Fraud at a Customer's Business Could Mean Litigation for the Bank. (Finding Fraud)
Butler, Steven I., The RMA Journal
Trust no one. Had the lender to a small printing company shared this "X-Files" advice, the bank would not have found itself accused of "oversight failure." Although the bank finally beat the rap, it was not without considerable time and expense as well as the loss of a good customer. With their higher level of experience, banks can and should help customers thwart fraud.
When a trusted employee at a bank's business customer goes bad," the consequences can be devastating not just for the employer but all too often for the bank as well. Because the employee has been so trusted, the fraud can go on for many years before detection, and the resulting losses can be huge. In addition, the employer may look upon the bank as partly responsible for the losses and allege a lack of internal audit controls and general vigilance. When this point has been reached, the customer may decide to seek compensation from the bank through litigation. A longstanding relationship between customer and bank has now collapsed, the bank's energies are redirected to defending itself, and a source of future business has been lost.
Not all fraud can be prevented but there are many ways the bank can help its customers reduce the risks. Bankers are often unaware how much customers look to them for assistance with their business beyond the merely financial relationship but are either too shy or too overconfident to ask. Unfortunately, bankers may not realize that customers really want them to understand their business. By failing to pick up on this often poorly expressed desire, bankers miss an opportunity to prevent fraud before it strikes. Bankers should take the time to visit their customers' places of business more often, ask questions, look for vulnerabiliries, and, most important of all, get to know the employees handling matters that affect the bank.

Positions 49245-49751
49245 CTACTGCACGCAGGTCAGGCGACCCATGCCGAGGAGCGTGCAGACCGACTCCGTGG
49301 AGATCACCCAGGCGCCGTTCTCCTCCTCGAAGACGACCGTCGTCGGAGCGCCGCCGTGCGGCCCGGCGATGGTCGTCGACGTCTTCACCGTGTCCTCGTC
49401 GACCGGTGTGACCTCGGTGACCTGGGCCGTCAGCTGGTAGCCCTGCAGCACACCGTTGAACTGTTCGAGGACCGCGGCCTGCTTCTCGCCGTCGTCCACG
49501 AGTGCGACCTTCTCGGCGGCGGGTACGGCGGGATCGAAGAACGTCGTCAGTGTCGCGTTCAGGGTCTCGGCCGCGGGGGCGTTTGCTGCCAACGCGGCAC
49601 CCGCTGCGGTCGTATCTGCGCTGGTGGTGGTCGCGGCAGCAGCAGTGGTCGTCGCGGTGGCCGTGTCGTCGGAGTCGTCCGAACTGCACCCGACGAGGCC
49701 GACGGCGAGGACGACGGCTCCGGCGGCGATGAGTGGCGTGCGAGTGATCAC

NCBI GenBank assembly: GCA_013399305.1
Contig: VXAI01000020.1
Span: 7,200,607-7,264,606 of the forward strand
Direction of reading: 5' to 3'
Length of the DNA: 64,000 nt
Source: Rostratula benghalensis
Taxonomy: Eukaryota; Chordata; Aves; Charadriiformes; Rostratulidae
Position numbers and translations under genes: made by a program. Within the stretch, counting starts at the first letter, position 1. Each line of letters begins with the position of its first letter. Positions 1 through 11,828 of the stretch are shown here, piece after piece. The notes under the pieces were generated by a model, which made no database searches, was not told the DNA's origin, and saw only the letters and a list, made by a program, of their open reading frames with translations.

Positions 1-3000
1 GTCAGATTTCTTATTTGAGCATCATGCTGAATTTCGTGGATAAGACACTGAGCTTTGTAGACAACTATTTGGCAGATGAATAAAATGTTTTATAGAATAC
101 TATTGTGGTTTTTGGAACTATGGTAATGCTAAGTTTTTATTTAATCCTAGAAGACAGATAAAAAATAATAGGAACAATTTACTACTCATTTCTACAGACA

One of the most important things banks can do for their business customers is to urge them to check the backgrounds of all short-listed job applicants as well as those of people scheduled for internal promotion to positions of authority. This is particularly important when those positions involve responsibility for relations with the bank. Unfortunately, there is no profile of the potential employee-fraudster since so many frauds are crimes of opportunity perpetrated by people who appeared to be trustworthy up to the moment they committed the crime. Nevertheless, a check of credit records and educational documentation and a call to former employers are always worthwhile. It is not unknown for periods of "self-employment" to turn out to be periods in state prison!
There is always the risk that a trusted long-term employee may be having financial or other difficulties that could be driving him or her to consider fraud as a solution. Many people also have a dark side that can be aroused by greed and by envy of the lifestyles of the wealthy. They convince themselves their position of trust is a safeguard against any suspicion of dishonesty and therefore a cover for their thefts.
The trusted employee turned fraudster is a particularly difficult problem and, at the personal level, a heart-rending tragedy. People who are trusted by their employers are probably people also respected by their families and communities. A fall from this height caused by the discovery of a fraud will destroy a lifetime's reputation that can never be recovered.
How the Worm Got into the Apple
The following cautionary tale shows how a bank became entangled in litigation from a fraud committed by a customers trusted employee who had conflicting responsibilities, too little supervision, and a taste for luxury.
A husband and wife started a small printing business in the suburb of a large eastern city. The couple was very experienced in the printing business, understood the market, grew the business cautiously, and had an excellent relationship with their local bank. …